Yet the more we kept to ourselves and didn’t mix, the faster we dwindled. It’s a downward spiral and it doesn’t work. Soon everyone’s frustrated that they can’t ever seem to get a full group for anything. Maybe somebody out there knows a critical mass of 35-year old MMO veterans that are mostly regulars but I do not – and you need a regular (slightly nutty) core to run a guild effectively. Now that I’m in a way more mixed guild with dedicated leadership, I feel completely boosted by their enthusiasm. Who are these people and why are they having so much fun? Oh wait, I used to!


Luck and then some

There’s always an element of luck and timing involved when we start out in new games and looking for a new guild can be tough. I’d certainly call it a piece of luck to have chanced upon an active bunch of people with so similar a player ethos to my own. It would be amiss and incomplete however, not to try analyze things beyond luck.

Mingling with a wider age range aside, the choice of RP server and faction is probably crucial. On the only EU-RP server, Dominion side is a very calm and underpopulated place to be a Cassian, with dead zone chats and limited wares on the AH. My first instincts were calling it a bad choice when in fact, it’s the most beneficial thing to guild life. Players need their guild. Already this community feels tight-knit, the way it only happens in MMOs after launch rush is over and grasers have moved on. It’s the people who stay behind that you want to guild with.

And so maybe, it all comes down to this: staying behind and choosing to be part of a new, active community rather than maintaining an old one. Rolling on a cosy low-pop server. Sticking with that choice past launch rush. Not so different from ten years ago. We blame design a lot of the time when it comes down to frustrating social factors that ultimately, we’re both in control of and aren’t. Even if an MMO facilitates group play, and I believe Wildstar does, commitment remains a choice and unfortunately it’s not enough to make that decision yourself, you need others to make it with you. So maybe new blood is where the aging MMO player needs to start focusing his or her attention, if future gameplay experiences are meant to outlast a brief visit. I am guilty of having lived in the proverbial past.

For the Record

I love MMOs and I intend to play them for the foreseeable future. I believe that my generation of gamers especially, born in the 70ies and early 80ies, have an important and unique opportunity to be rolemodels for everyone else to come, doing away with gaming misconceptions and stigma. Yes, you can be an older gamer! No, gaming doesn’t have to stop at 30! If we can embrace ourselves and let go of the good old days in favor of new ones, new people and new experiences, there’s nothing to stop us from becoming the first gamers to happily make it to retirement (just think of all the free time!). Loving this place that is the MMO blogosphere, I hope to see you there.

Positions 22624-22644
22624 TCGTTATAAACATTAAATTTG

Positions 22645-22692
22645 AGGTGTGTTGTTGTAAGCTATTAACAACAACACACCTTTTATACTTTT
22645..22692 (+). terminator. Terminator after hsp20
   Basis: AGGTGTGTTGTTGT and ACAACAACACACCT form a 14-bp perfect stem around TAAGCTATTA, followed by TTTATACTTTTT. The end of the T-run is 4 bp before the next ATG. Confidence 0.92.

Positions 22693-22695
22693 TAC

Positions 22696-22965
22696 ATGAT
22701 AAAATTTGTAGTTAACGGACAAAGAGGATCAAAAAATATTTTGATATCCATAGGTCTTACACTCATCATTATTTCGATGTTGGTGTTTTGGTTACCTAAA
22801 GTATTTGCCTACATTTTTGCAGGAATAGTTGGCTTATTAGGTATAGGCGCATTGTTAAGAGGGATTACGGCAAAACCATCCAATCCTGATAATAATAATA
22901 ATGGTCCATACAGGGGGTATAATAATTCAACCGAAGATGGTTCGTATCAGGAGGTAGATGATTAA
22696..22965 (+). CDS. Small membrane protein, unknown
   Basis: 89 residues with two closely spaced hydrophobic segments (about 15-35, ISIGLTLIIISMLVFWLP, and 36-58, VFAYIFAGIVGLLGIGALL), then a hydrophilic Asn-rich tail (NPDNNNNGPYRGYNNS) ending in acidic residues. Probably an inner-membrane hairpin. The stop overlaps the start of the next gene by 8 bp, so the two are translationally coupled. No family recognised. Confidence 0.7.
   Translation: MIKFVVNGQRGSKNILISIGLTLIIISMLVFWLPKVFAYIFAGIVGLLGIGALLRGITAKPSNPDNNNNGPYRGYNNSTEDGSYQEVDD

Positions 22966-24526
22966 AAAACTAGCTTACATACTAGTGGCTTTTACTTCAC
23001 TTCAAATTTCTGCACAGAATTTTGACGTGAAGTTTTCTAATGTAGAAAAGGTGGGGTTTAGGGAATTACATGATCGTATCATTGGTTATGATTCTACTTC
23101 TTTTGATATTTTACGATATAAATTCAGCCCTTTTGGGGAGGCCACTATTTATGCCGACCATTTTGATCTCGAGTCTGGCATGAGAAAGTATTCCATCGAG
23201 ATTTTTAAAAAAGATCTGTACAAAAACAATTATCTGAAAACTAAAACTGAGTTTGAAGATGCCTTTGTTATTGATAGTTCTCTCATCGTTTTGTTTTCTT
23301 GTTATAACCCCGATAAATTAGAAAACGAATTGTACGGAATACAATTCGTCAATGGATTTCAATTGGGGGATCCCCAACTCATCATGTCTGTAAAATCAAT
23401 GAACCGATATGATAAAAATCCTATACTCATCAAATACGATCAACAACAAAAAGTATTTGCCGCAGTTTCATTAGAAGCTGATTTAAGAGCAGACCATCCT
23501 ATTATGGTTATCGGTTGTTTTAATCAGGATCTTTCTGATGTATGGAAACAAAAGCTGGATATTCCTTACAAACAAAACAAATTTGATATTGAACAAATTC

Latecomers and MMO Citizenship

Back from a trip to the Adriatic coast in Italy which I spent idly hanging at the beach and enjoying their wonderful food, I have been catching up with blogging neighbours and my friends in Wildstar who have of course hit level 50 while I was away. My Esper is currently still at 40 without trying very hard, so I’m in no rush to get to any endgame or attunement questchain. I still haven’t done all the 5man dungeons in Wildstar and it generally seems difficult to find a group of people interested in running them before level cap. This strikes me as weird but is probably testament to Carbine not integrating the dungeons into the leveling process very well. I remember countless Stockades, Deadmines and Gnomeregan runs back as a WoW noob, then Maraudon, Sunken Temple and all the level 55-60 dungeons we would grind on our way to vanilla level cap.

Why are players nowadays skipping dungeons on their way to max level? I’ve experienced the same in GW2 too. Sure, these games will scale your toon and skills down to the appropriate level, still it never feels like the real deal to me running designated lowbie dungeons after hitting level cap. There’s that voice in the back of my head telling me I’m a dirty cheater.

On MMO Citizenship

Commenting on one of Wilhelm’s more recent articles on friends jumping into WoW almost 10 years into its life cycle, and remembering this tweet by Scarybooster, I realized (again) how important it is for me personally to get a chance to play MMOs at launch. I can live without alpha and beta “testing” honestly but I love the spirit and mass hysteria of launch week(-ends), no matter how plagued with bugs and annoyances. This is clearly the addictive phenomenon of shared collective experiences, as much as wishing to be among the first or being a member of the first hour. As clarified over at TAGN, I’d like to grow along with a game, I want to understand where it came from and where it’s going.

Every time Bhagpuss reminisces about the good old EQ times, which he does so well, I feel a bit sad having missed that particular train. A part of me briefly wonders if I should still visit today but no, I don’t think so. There’s simply no way to catch up, to acquire a reasonably deep understanding of EQ that I would personally seek as a player. It’s not just harder to connect to long established communities in MMOs – as someone interested in the design and mechanics of games, it’s an impossible amount of historical baggage to clear through. There is no ‘citizenship’ for someone jumping into EQ in 2014, not for a long time anyway.